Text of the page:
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Wine Often Brings People Together – And Not Just in the Drinking of it.
On a Visit to RUST EN VREDE, Winifred Bowman finds out how the Roos family has brought together a whole community in the making of wines.
A distinct calm descends when you pass through the leafy archway and enter Rust en Vrede (Rest and Peace), a farm on the R44 near Stellenbosch. It is owned by the Roos family, brothers Tjuks and Johan who are the fifth generation to farm this land. Says Tjuks, “The more you invest in the people who work for you, the bigger the success of your business. My brother and I grew up with this principle of empowerment and we believe that we and the community around us are one big family.”
Today Tjuks and his wife Susan live in the house where rugby legend and school headmaster Paul Roos was born in 1880. The Roos family has always been known for its passion for education – and particularly the education of the farms’ workers. Tjuks started farming in 1983 and was joined by brother Johan in 1985. The first thing to be done was establish a crèche on the property. Today Babbel en Krabbel is ably run by headmistress Anna- Marie Adams and two assistants, who care for 13 children from 7am to 5:30pm. The crèche has been a great success and Tjuks bursts with pride when he talks about the achievements of children who have progressed into mainstream schools and then university. “Our ultimate aim is to make a difference in the life of every child, to educate each and every one so that they can realise their individual potential. We have quite a few workers with school-going children and the youngsters, with their parents’ permission, spend holidays working on the farm. We expose them to all aspects of farming and try to instil in them a love for the land. Hopefully some will go on to study agriculture and come back to the farm and take up the reins in the future,” says Tjuks.
The crèche’s motto is ‘Build South African on child at a time’ and it and what is being done on Rust en Vrede are so well known that HRH Princess Anne, patron of the Save the Children Foundation, visited the farm in 1994. She was so impressed by the standard of activities at the crèche that she donated money through the then Rural Foundation to further this endeavour, as well as for the establishment of basic community medical care on the farm.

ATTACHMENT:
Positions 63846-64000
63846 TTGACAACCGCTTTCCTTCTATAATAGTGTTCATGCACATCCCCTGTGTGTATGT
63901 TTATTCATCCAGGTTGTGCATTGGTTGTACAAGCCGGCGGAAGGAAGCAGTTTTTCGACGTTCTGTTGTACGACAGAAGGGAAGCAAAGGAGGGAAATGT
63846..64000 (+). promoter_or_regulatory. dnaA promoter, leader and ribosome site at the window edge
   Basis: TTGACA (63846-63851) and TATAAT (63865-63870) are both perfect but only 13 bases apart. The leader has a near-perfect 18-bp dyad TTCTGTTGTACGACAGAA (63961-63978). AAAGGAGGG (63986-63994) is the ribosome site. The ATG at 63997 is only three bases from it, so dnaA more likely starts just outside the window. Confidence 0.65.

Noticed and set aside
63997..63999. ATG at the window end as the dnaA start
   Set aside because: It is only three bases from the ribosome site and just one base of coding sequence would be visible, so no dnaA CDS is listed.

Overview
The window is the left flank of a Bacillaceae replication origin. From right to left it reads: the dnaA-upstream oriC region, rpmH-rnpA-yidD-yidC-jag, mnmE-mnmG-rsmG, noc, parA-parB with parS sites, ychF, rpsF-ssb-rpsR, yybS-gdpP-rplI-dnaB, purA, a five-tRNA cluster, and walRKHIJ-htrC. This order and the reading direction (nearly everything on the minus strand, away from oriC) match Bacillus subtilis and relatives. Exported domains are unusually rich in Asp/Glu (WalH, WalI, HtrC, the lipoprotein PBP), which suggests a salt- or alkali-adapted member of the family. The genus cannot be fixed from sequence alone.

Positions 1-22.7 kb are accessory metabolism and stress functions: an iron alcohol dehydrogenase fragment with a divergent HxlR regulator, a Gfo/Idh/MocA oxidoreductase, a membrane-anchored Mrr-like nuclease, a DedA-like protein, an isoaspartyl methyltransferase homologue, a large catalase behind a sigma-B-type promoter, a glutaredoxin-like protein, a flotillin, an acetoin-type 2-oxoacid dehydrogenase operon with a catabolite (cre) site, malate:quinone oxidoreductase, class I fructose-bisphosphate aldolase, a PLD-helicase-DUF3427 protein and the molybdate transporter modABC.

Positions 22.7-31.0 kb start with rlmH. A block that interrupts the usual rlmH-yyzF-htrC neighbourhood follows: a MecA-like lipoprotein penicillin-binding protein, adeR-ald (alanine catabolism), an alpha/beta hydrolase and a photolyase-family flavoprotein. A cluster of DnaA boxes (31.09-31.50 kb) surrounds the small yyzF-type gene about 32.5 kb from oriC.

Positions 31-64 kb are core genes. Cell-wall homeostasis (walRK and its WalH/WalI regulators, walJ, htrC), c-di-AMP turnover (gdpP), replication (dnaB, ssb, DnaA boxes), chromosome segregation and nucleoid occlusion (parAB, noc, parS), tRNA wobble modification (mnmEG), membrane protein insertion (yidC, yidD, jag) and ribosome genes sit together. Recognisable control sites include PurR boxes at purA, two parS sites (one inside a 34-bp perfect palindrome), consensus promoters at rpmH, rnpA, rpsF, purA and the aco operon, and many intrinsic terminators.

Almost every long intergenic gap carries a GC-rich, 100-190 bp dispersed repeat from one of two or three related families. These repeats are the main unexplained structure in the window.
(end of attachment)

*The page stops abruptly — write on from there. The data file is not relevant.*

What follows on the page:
At present, plans are afoot to expand the crèche and to create a community centre where the farm workers can conduct church services and host functions. In order to help finance the project, a BEE company, Paul Roos Farming, has been established. The company is 70% owned by the workers on the farm and produces two aptly names wines: a red, Die Filantroop (The Philanthropist), and a white, Die Skoolhoof (The Headmaster). Both wines are blends, Die Filantroop comprising Shiraz, Cabernet Sauvignon, Merlot and Pinotage; and Die Skoolhoof, Chenin Blanc and Chardonnay. Both are made in small quantities, only 2000 bottles each per year. The latest vintages have been awarded 4.5 stars in the 2017 Platter’s South African Wine Guide.
As part of the notion of a large family, winemaker Gus Dale is an integral part of the education process: he spends many an evening teaching computer literacy and skills to adults and teens. For Gus being involved with the Roos family has been a very rewarding experience. “I see myself as being responsible not only for the culture of the vines, but equally for the culture of the people who work and live here,” he says. “This is and shall be may crusade.”
Gus goes on to explain what is behind the latest developments. “With the development of Paul Roos Farming, we are getting the message across that the workers and shareholders can become more self-reliant and have a vested interest in improving the quality of their work. Thankfully, on our side we have one of the most incredible people I have ever met, Piet Adams, who manages his community. Piet was born on the farm and is exactly the same age as Tjuks. In fact, they were childhood friends – Piet’s mother was Tjuks’s nanny, so they played together 24/7.
“The wine project is really the cherry on the cake as far as self-empowerment is concerned. Not only will the wines provide funding for the education of the workers’ children, but the project is the perfect vessel for showing the adults how to run a business and provide for themselves. It is also teaching them not to expect immediate, short-term gains, but to rather invest today in order to reap benefits in the years to come.”
One can only marvel at the Roos family’s philosophy and everything they have achieved. It brings hope and inspiration for us all in South Africa.